STA. ROSA, Laguna—To some Ford employees, nothing is certain but the fact that they will soon be needing a new job.
“I only learned about it when I saw [the news report] on TV. It hasn’t really been discussed to us yet,” said a male employee at the assembly plant of Ford Philippines here. “That’s really how it works. We will just have to find a new job,” he said.
Ford Motor Co. recently announced that it is shutting down its car assembly plant in the Philippines, mainly due to gaps in the supply materials.
According to a briefing on Wednesday, Ford Motor Asean president Peter Fleet said the company’s closure by yearend would displace around 250 workers.
Another employee, 28, who has been with the company for three years now on a contractual basis, said he only learned from a coworker that the company is closing down.
Both employees interviewed requested anonymity for fear that talking to reporters might affect their company records.
“They say they are going to give us separation pay anyway. I just hope to find a new job soon,” said the employee who worries how he would support his wife and two children when he loses his job.
“We are saddened that they are pulling out. Ford has already been part of the Sta. Rosa family,” said Mayor Arlene Arcillas, in a phone interview, after the company’s announcement of its planned shutdown on Wednesday.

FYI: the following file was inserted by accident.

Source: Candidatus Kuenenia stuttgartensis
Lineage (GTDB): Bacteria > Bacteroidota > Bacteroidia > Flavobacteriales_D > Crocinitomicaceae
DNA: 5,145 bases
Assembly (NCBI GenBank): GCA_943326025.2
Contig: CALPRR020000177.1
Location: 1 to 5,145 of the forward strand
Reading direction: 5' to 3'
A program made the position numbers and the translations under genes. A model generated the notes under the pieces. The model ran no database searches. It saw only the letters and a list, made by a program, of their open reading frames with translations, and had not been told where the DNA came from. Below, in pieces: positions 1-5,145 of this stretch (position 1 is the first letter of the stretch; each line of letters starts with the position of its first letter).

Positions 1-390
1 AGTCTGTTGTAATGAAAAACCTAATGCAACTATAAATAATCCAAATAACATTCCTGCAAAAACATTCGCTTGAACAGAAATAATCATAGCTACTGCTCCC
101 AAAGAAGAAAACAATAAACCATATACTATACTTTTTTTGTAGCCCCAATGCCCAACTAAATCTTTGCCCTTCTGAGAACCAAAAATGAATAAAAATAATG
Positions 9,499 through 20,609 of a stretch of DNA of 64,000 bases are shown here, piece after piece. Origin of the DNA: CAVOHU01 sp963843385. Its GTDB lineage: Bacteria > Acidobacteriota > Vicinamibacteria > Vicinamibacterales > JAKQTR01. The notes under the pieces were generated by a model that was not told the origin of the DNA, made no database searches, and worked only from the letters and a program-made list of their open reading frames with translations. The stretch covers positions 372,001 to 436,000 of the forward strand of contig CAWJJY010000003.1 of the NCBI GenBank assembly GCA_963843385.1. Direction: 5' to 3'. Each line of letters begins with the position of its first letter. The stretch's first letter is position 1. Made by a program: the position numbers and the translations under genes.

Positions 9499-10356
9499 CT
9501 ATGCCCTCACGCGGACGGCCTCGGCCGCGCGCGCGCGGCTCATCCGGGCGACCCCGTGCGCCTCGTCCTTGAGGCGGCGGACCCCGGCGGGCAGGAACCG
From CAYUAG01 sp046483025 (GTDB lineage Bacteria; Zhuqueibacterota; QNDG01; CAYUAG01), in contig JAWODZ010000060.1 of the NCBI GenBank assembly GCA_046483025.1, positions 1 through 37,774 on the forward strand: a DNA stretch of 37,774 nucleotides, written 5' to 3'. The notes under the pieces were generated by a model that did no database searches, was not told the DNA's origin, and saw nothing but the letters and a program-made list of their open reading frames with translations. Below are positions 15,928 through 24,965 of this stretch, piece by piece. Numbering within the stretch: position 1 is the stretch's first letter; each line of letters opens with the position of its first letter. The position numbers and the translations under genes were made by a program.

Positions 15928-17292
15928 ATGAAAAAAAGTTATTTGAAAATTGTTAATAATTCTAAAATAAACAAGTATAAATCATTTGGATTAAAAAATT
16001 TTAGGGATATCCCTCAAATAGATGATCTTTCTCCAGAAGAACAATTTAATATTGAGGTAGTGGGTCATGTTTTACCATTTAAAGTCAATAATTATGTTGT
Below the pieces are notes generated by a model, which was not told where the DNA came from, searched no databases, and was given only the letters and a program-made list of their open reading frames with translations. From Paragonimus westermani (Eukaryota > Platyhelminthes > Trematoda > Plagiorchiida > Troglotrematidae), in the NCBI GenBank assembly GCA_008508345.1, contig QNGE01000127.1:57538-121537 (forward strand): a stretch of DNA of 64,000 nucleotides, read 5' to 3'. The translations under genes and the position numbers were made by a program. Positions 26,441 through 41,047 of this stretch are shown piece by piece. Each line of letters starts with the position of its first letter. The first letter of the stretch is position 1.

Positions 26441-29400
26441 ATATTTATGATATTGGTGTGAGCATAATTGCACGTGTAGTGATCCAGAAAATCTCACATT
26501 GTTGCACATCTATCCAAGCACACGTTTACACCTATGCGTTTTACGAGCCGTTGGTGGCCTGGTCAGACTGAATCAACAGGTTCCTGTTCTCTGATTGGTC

Sta. Rosa, host to at least four major car companies to earn for itself the title “Motor City of the Philippines,” is heavily dependent on the companies’ business taxes.
Aside from Ford, the other automotive companies located here are Toyota, Honda and Nissan Motors, which have a combined manpower pool of around 2,991 people and a combined output that accounts for 90 percent of the total car manufacturing output of the Philippines.
“The city will be greatly affected in terms of the business tax. We are losing big,” Arcillas said. The mayor, however, declined to divulge the exact amount but said it is a “substantial amount.” She said Ford is the second biggest business taxpayer of Sta. Rosa, next to Toyota.
Ignacio Sanqui, chief of the Department of Labor and Employment (DOLE) in Laguna, said they were aware of the planned shutdown although they have yet to receive the company’s official report.
“Prior to the [news] release, we have been hearing feedback [of a possible shutdown] from company [representatives], perhaps as a courtesy to us,” Sanqui said.
He said that under the law, a company is required to submit a formal report to the labor department at least 30 days prior to its closure.
Marivic Martinez, supervising employment officer of DOLE-Laguna, said that since last month, Ford Philippines has been offering its workers early separation, an indication of a possible shutdown.
“They were doing something to assist workers,” she said.
Sanqui said they were informed of the company’s plans to redeploy some of its workers to its marketing department or assembly plants in India, Thailand or China.
He said DOLE was preparing an “intervention program” that includes jobs, livelihood training and financial assistance, specifically for Ford employees who would be affected by the company closure.